South Africa is bounded on the south by 2,798 kilometres of coastline of Southern Africa stretching along the South Atlantic and Indian Oceans; on the north by the neighbouring countries of Namibia, Botswana, and Zimbabwe; and on the east and northeast by Mozambique and Swaziland; and surrounds the kingdom of Lesotho. South Africa is the largest country in Southern Africa
Travellers cannot visit South Africa without learning about its tumultuous history which is a crucial part of the country's identity. Museum visits, many of which include exhibits on the apartheid era, might not be light-hearted, but will help you to understand the very fabric of South African society and to appreciate how far the country has come.
South Africa is one of the continent's best safari destinations, offering the Big Five (lion, leopard, buffalo, elephant and rhino) and more in accessible parks and reserves. You can drive right into the epic wilderness at Kruger, Kgalagadi and other parks, or join khaki-clad rangers on guided drives and walks. But it's not all about big game sightings – wildlife watching here also teaches you to enjoy the little things: a leopard tortoise ambling alongside the road, a go-away bird chirping its distinctive chant in the trees, or on the coast, an encounter with seals, whales or a great white shark.
South Africa's ever-changing scenery is the perfect canvas on which to paint an activity-packed trip. Try rock-climbing in the craggy Cederberg, surfing off the Eastern Cape coast, abseiling from Cape Town's iconic Table Mountain or bungee jumping from a Garden Route bridge. If adrenaline sports aren't your thing, opt instead for a hike: options include multi-day treks through wildlife reserves, dusty day walks in the semi-desert Karoo, catered 'slackpacking' trails along the Cape coast or an overnight hike into the sometimes-snow-capped peaks of the Drakensberg.
South Africa's climatic conditions generally range from Mediterranean in the southwestern corner of South Africa to temperate in the interior plateau, and subtropical in the northeast. A small area in the northwest has a desert climate. Most of the country has warm, sunny days and cool nights. Rainfall generally occurs during summer (November through March), although in the southwest, around Cape Town, rainfall occurs in winter (June to August).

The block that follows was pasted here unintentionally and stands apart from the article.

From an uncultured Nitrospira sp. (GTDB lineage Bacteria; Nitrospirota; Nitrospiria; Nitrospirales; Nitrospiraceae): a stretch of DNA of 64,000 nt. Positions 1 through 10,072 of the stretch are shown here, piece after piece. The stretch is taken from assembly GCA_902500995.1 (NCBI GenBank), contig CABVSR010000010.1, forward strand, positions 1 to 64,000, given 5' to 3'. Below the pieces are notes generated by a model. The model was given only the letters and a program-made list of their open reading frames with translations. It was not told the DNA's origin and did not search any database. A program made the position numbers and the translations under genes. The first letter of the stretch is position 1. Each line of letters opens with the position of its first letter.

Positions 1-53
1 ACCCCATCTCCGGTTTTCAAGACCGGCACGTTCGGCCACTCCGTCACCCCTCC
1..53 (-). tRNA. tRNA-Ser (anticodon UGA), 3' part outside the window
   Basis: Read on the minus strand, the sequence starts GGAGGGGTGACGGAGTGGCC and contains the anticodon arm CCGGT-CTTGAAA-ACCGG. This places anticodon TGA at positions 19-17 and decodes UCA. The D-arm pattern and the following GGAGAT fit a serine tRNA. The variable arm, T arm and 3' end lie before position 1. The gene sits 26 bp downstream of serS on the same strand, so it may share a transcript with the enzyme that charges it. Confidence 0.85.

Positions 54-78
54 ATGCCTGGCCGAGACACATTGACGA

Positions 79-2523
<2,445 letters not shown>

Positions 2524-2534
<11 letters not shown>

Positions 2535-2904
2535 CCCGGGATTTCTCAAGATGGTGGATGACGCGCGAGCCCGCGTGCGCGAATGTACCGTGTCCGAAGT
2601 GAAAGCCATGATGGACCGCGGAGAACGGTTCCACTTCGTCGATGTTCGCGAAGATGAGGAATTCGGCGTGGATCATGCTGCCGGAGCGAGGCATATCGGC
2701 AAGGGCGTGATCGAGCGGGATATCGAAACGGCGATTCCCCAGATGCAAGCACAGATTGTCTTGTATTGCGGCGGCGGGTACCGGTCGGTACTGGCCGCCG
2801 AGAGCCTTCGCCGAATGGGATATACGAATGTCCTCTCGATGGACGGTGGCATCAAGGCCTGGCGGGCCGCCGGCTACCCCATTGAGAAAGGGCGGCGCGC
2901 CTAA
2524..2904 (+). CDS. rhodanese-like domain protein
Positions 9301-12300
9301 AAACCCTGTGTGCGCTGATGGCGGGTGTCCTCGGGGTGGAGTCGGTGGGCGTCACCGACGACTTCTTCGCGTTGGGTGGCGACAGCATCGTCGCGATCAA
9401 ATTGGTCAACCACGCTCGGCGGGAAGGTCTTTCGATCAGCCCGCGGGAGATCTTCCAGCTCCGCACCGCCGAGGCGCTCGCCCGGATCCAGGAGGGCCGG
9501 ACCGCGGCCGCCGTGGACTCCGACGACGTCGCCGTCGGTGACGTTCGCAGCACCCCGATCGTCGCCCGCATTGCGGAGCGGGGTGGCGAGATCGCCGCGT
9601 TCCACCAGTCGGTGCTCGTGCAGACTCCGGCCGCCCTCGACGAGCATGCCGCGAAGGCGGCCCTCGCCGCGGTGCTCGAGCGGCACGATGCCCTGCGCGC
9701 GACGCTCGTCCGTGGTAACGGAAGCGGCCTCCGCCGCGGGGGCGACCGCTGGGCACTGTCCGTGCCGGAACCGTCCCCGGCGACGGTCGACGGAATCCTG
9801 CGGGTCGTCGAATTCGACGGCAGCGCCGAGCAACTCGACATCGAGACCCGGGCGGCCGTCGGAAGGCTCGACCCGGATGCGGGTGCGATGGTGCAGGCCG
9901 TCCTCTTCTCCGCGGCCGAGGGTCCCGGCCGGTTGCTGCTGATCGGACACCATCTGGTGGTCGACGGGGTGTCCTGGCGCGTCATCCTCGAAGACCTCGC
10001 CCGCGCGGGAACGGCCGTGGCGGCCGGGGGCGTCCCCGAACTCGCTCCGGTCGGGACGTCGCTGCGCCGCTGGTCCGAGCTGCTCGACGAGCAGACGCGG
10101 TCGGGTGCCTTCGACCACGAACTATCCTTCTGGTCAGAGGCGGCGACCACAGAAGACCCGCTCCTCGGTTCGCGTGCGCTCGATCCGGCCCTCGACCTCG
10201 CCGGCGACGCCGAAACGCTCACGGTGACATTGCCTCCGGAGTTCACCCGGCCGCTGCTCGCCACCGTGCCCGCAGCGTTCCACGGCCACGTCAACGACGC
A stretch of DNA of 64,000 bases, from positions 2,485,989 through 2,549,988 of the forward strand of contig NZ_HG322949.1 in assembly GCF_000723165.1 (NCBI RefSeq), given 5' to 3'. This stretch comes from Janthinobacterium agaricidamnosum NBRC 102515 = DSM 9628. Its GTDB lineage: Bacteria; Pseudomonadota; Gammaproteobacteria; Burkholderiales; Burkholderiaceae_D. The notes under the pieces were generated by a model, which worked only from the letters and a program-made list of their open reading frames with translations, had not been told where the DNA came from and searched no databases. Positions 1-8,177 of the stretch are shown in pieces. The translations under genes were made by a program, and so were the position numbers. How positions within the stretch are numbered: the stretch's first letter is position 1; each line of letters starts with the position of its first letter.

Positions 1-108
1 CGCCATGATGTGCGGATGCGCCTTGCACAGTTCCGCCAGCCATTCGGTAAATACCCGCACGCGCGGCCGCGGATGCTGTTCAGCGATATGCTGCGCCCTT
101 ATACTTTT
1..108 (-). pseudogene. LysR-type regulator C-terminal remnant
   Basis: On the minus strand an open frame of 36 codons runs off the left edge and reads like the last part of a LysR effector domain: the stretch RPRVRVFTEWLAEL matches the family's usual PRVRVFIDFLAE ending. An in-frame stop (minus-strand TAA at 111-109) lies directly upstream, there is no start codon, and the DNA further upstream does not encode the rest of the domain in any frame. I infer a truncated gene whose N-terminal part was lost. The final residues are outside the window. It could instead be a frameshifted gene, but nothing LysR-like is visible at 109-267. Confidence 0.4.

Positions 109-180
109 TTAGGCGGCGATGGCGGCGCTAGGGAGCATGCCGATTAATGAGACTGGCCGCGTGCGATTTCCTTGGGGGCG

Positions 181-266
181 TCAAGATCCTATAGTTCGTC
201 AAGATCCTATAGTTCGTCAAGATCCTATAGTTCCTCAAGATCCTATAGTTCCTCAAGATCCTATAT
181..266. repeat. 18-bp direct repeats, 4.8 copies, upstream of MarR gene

WHAT TO PACK
Given the moderate climate, during the summer months in light, summer-weight clothes most of the time, but do pack a jacket, socks, good shoes and a rain jacket. Pack sunscreen as well as a hat, sunglasses and beach wear. Make sure you have at least one cotton shirt, with a collar, for sun protection. Stock up on insect repellent and, if you’re planning to be in a malaria area, plan to wear long sleeves and long pants for evenings. Bring good walking shoes.
If you’re visiting in winter, pack warm clothes, including a fleece, as it can get nippy in mornings and at night. Pack a bandanna or cotton scarf as well as a versatile wrap, sarong or kikoi. If you’ll be watching game, aim for reasonably neutral colours but it’s not compulsory. Pack something warm for game drives: a windbreaker or hoodie is ideal.
South Africa has eleven official languages: Afrikaans, English, Ndebele, Northern Sotho, Sotho, Swazi, Tswana, Tsonga, Venda, Xhosa, and Zulu. English is recognised as the language of commerce and science and it is the first language of only 9.6% of South African, however it is widely spoken and understood.
The South African Rand/ZAR is the currency used in South Africa.
If you have recently travelled in a yellow-fever area, or even transited for over 12 hours en route to South Africa, you need to show a vaccination certificate to enter South Africa.
South African Standard Time (SAST) is the time zone used by South Africa, Botswana as well as Swaziland and Lesotho. The zone is two hours ahead of UTC (UTC+2) and is the same as Central Africa Time.
Travellers visiting South Africa will need a valid and acceptable passport or travel document for your intended stay and a valid visa, if required. Your passport should be valid for at least 30 days after the end of your intended visit, and should have at least two blank pages.
You're permitted to bring 2L of wine, 1L of spirits and other alcoholic beverages, 200 cigarettes and up to R5000 worth of goods into South Africa without paying duties. Imported and exported protected-animal products such as ivory must be declared.
Wages are low here, and tipping is expected.
Restaurants & Cafes 10% to 15% of the total in restaurants; 10% in cafes.
Hotels- standard tip of R10 to R20 is welcomed.
Car guards- offer R2, or R5 for longer periods.
Petrol stations- anything from R2 – more if the attendant also washes the windscreen and checks the tyres.
Taxis tips are not expected but rounding up the fare will be appreciated.